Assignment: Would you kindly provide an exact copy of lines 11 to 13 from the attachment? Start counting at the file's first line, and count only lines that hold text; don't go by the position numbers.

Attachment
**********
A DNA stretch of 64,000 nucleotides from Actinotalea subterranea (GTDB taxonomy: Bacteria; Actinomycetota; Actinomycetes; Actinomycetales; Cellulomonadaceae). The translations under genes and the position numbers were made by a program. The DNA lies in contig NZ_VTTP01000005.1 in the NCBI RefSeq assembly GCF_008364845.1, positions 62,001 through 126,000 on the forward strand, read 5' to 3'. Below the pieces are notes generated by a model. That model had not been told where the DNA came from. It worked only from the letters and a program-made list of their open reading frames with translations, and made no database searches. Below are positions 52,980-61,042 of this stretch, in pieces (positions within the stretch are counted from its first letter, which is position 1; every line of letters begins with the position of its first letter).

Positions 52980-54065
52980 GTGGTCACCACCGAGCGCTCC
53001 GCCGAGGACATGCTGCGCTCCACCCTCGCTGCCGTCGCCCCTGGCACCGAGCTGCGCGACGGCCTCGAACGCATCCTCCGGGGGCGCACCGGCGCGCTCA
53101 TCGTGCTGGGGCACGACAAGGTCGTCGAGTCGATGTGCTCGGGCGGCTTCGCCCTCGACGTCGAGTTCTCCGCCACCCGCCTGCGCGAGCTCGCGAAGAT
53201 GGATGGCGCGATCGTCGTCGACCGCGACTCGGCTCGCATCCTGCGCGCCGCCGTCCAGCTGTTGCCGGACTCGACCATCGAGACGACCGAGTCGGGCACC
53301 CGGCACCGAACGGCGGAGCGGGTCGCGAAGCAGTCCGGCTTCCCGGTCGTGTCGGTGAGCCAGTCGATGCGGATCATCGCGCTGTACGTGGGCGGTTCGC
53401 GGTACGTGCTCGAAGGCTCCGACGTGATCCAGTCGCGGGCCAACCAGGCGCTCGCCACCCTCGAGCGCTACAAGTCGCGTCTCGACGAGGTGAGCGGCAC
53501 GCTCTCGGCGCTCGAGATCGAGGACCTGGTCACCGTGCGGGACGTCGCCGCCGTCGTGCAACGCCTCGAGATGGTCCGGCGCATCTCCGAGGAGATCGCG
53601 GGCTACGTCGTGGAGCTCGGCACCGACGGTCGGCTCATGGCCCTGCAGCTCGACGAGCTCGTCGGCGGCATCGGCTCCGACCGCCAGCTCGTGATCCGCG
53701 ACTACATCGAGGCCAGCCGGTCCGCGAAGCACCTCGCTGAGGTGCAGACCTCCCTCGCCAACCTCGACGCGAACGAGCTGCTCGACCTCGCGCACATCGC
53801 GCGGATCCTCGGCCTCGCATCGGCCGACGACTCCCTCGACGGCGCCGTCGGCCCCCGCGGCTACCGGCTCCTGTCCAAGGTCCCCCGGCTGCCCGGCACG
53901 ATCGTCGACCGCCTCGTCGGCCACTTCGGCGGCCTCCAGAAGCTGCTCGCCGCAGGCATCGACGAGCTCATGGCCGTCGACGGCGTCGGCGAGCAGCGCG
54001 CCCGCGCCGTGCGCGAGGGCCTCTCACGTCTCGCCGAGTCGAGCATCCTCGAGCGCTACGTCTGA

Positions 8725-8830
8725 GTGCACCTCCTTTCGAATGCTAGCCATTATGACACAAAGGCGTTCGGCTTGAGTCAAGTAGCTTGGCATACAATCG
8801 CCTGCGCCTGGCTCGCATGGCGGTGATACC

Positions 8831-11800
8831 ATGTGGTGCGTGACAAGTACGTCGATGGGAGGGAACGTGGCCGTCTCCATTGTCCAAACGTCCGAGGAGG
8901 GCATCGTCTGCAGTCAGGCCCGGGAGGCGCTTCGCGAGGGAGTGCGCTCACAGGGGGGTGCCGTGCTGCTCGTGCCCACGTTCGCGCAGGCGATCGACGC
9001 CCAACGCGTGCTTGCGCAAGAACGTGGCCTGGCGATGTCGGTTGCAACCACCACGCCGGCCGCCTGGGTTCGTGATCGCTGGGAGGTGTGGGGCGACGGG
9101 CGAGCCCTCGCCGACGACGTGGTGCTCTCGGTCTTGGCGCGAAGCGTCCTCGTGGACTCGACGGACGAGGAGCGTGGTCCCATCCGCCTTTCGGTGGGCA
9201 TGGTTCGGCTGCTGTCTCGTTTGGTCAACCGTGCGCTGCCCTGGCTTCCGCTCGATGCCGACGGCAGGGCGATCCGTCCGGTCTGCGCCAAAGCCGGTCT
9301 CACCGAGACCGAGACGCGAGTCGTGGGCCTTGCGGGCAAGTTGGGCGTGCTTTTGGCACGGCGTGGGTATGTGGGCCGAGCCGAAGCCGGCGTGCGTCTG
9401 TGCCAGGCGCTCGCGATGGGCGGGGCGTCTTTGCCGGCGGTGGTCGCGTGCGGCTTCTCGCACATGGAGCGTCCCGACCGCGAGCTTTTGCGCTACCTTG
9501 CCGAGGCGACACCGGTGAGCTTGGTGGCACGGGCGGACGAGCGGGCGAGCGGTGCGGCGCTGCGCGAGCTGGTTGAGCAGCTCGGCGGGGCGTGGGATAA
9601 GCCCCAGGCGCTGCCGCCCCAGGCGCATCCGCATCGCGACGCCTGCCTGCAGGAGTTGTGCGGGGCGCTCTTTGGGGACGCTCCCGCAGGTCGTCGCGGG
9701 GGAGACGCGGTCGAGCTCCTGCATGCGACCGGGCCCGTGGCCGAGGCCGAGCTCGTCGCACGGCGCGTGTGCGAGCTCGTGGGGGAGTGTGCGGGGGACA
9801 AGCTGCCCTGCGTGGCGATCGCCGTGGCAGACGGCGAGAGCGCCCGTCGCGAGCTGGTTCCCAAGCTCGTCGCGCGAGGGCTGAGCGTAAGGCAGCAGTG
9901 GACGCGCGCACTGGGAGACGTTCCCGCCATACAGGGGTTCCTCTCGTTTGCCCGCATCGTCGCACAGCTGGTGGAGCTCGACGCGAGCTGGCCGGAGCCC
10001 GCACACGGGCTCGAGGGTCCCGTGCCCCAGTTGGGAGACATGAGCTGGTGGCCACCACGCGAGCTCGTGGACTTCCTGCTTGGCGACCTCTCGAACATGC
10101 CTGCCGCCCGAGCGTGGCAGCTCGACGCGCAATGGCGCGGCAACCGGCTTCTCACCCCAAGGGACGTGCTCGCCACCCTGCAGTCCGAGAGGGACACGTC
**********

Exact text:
53701 ACTACATCGAGGCCAGCCGGTCCGCGAAGCACCTCGCTGAGGTGCAGACCTCCCTCGCCAACCTCGACGCGAACGAGCTGCTCGACCTCGCGCACATCGC
53801 GCGGATCCTCGGCCTCGCATCGGCCGACGACTCCCTCGACGGCGCCGTCGGCCCCCGCGGCTACCGGCTCCTGTCCAAGGTCCCCCGGCTGCCCGGCACG
53901 ATCGTCGACCGCCTCGTCGGCCACTTCGGCGGCCTCCAGAAGCTGCTCGCCGCAGGCATCGACGAGCTCATGGCCGTCGACGGCGTCGGCGAGCAGCGCG